California Insurance Commissioner Dave Jones, who is pushing a ballot measure to give him the power to regulate health insurance rates, released an analysis Tuesday showing that health insurance costs for individuals increased dramatically over the last year.
But Jones said he suspects health insurers and the California health exchange, Covered California, will temper premium increases for the coming year in an effort to to avert possible public outcry as the Nov. 4 election approaches.
“I fully anticipate that the degree of increases will be modest at best … because Proposition 45 is on the ballot and they are very concerned about creating any sort of backlash from Californians,” Jones said Tuesday. “But after 2015, I think, essentially, the sky is the limit.
“Unless Proposition 45 or some other law gets enacted to provide for health-insurance rate regulation and the requirement that health insurers and HMOs justify their rates, we are going to continue to see dramatic year-to-year increases.”
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Covered California spokesman Dana Howard said it would be inappropriate to engage in a public debate or discussion ahead of the exchange’s rate announcement, which is expected Thursday.
“We believe it will be good news and people will be able to see then what our rates are looking like,” Howard said.
A spokeswoman for the opposition campaign questioned the timing of the commissioner’s comments and noted that the initiative he’s advancing with Santa Monica-based Consumer Watchdog was written before the exchange and its consumer protections took hold.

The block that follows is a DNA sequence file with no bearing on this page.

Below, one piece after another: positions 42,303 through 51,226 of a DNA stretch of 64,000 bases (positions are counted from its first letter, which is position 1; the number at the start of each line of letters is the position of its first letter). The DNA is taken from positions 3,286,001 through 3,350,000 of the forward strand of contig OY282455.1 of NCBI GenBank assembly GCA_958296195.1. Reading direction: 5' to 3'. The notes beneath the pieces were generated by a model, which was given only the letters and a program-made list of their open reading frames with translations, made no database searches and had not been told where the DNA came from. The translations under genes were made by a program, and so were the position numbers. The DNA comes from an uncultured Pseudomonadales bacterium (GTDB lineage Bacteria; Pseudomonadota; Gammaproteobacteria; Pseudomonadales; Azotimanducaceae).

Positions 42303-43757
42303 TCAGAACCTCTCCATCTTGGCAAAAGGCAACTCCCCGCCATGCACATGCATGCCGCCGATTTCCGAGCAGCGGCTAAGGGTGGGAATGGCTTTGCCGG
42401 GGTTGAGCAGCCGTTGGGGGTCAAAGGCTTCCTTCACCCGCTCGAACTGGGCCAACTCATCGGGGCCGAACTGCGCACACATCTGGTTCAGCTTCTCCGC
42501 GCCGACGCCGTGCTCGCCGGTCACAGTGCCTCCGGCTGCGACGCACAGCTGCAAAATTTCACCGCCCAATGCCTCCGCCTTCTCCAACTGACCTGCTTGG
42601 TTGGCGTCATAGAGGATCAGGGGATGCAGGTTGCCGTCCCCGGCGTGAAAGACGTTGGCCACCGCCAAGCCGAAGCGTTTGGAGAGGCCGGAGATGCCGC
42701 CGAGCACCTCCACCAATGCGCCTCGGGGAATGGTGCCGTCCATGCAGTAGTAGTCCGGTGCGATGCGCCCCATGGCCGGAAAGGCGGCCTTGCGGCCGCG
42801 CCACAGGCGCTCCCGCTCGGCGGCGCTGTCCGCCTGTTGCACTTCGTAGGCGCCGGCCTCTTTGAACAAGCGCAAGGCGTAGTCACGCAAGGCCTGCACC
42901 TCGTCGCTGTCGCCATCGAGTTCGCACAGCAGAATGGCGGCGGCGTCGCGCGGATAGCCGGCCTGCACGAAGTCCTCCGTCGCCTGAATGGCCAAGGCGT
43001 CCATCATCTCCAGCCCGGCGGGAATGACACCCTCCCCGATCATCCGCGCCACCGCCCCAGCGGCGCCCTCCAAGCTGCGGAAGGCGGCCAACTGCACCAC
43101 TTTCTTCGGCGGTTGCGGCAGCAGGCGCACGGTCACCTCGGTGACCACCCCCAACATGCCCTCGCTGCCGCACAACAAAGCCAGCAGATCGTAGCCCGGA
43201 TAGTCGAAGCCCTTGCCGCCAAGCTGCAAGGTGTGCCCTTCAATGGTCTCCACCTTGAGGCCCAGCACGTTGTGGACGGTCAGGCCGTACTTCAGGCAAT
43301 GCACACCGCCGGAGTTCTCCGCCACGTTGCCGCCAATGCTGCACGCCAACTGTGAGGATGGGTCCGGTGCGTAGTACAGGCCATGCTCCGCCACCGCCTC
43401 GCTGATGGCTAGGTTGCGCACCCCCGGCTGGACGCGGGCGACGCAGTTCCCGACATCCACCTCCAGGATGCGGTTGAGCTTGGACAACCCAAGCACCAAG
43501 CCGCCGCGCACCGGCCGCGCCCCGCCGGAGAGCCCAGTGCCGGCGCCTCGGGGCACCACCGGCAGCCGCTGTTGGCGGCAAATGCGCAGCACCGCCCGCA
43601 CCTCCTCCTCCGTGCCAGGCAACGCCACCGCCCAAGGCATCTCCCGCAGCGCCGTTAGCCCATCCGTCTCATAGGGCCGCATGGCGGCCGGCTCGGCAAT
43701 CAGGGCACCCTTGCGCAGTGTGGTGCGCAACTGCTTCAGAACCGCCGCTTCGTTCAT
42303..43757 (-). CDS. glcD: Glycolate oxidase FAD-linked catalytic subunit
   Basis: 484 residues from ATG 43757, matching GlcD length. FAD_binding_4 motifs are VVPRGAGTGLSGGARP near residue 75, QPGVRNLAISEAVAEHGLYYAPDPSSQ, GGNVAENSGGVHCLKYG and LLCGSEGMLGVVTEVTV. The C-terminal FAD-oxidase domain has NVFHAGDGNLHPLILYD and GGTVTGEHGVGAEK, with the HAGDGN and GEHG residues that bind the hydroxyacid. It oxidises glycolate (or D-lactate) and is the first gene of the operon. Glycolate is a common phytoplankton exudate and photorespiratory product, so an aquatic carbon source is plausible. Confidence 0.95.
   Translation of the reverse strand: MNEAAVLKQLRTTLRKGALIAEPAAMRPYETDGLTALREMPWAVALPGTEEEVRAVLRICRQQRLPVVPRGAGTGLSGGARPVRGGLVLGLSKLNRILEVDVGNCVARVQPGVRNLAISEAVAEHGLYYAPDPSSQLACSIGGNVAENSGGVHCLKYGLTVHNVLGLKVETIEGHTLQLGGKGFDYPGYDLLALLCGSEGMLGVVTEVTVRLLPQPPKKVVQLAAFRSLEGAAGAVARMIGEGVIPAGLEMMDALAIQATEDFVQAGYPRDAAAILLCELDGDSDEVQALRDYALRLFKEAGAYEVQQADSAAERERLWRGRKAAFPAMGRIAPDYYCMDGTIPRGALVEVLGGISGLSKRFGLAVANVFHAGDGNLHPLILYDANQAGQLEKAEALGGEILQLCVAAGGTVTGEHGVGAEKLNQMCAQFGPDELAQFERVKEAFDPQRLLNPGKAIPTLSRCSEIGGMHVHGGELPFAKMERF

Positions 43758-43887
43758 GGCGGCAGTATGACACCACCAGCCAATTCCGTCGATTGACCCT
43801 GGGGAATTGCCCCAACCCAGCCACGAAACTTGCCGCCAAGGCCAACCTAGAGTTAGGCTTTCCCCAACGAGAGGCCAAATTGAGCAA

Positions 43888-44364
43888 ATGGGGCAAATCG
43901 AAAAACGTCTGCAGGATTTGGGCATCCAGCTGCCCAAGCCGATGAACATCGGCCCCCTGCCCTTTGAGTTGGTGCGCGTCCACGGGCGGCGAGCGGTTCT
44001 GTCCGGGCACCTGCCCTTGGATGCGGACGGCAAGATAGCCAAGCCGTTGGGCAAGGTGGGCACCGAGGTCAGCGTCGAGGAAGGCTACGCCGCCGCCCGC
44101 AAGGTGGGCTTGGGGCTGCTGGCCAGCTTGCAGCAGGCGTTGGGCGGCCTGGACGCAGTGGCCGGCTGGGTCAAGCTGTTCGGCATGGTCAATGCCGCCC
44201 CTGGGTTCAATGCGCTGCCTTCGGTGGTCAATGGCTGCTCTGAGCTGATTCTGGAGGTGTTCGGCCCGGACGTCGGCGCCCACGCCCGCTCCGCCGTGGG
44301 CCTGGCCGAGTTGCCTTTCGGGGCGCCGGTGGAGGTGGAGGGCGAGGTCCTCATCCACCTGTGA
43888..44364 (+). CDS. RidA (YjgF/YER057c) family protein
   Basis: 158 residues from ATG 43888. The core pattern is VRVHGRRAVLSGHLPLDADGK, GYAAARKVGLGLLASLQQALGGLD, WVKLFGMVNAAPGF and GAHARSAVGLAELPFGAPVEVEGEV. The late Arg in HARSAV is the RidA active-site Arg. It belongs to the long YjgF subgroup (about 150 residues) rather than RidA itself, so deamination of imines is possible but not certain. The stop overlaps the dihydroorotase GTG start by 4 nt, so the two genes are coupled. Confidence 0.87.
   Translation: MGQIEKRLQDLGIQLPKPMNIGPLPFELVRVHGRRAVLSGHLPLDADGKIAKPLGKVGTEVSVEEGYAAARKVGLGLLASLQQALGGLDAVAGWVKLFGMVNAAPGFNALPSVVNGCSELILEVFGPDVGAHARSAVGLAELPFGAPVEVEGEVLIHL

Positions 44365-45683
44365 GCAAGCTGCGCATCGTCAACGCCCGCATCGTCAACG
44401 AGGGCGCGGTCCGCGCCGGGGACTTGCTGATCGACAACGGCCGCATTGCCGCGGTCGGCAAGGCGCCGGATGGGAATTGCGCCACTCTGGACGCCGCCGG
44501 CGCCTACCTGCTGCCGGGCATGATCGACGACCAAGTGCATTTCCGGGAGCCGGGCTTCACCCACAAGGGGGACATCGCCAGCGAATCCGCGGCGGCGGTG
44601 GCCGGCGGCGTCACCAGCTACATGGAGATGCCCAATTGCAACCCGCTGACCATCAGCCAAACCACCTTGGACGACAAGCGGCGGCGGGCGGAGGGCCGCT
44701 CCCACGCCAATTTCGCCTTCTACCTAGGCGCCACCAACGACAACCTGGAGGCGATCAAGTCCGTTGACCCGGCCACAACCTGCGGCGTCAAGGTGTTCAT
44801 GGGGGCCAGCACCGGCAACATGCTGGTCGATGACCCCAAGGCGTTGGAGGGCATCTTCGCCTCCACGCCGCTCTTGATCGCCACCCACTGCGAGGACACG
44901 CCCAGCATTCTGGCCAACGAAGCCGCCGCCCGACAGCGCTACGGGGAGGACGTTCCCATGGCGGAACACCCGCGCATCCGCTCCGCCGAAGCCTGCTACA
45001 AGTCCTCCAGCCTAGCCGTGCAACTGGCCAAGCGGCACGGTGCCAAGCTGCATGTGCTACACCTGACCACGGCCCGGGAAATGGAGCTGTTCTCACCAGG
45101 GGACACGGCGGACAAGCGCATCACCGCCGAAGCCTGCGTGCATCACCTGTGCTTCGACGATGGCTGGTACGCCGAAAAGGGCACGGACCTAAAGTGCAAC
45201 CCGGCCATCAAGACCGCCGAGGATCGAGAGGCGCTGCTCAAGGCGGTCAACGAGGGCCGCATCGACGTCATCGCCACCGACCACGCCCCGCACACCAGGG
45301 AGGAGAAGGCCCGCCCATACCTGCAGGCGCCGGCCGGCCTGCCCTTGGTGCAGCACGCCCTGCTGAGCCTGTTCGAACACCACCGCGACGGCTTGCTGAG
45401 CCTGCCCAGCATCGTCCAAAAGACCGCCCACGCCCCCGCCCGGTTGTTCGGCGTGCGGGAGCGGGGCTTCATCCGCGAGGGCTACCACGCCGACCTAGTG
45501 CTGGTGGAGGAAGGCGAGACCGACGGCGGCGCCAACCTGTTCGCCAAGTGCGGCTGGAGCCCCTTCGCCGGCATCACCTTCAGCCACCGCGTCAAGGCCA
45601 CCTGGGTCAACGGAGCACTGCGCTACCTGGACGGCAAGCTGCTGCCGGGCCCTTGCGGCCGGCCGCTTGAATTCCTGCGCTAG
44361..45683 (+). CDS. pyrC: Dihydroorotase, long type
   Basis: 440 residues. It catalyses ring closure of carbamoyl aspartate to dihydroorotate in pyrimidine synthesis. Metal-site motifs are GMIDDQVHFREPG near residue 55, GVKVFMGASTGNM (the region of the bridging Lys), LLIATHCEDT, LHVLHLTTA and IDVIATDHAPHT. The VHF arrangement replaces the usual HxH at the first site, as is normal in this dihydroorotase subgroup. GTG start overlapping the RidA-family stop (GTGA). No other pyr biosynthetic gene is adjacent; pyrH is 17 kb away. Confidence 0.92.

“Prop. 45 was drafted and filed in 2011, long before Covered California was finalized, giving the insurance commissioner unprecedented new power over health care decisions,” Robin Swanson said. “The information he released today seems to be as outdated and misleading as the initiative he is promoting.”
Jones’ remarks came as he unveiled the study comparing 2013 and 2014 rates that he said his department conducted in response to consumer complaints. The study found that – despite claims to the contrary – rate hikes in 2014 were “significantly higher” than in previous years. Jones said rates increased on average by 22 percent to 88 percent for those with insurance in each of the last two years. The number varies depending on a customer’s age and where the customer lives.
Jones added that the magnitude of rising rates was “masked” for most of the exchange’s 1.4 million customers because of the taxpayer-supported subsidies provided in the federal health care law.
Charles Bacchi, a vice president with the California Association of Health Plans, said health plans are focused on working with the exchange to provide affordable premiums during the upcoming open enrollment period “while Commissioner Jones is looking backward, releasing an analysis that doesn’t take into account subsidies, enrollees who are benefiting from the ACA or acknowledge how the ACA has substantially expanded coverage and benefits while also changing the way premiums are priced.”
“The ACA ushered in a new era of health care coverage, opening up access to comprehensive health care to millions who previously could not obtain or could not afford it, and California has seen tremendous success in implementing the law,” Bacchi said. “And, while some paid more for this expanded health care coverage, many Californians paid less and benefited from subsidies.
“The analysis released (Tuesday) is not only old news, it only tells one part of the story,” he added.
Enrollment for next year’s exchange plans is scheduled to open Nov. 15 and run through Feb. 15.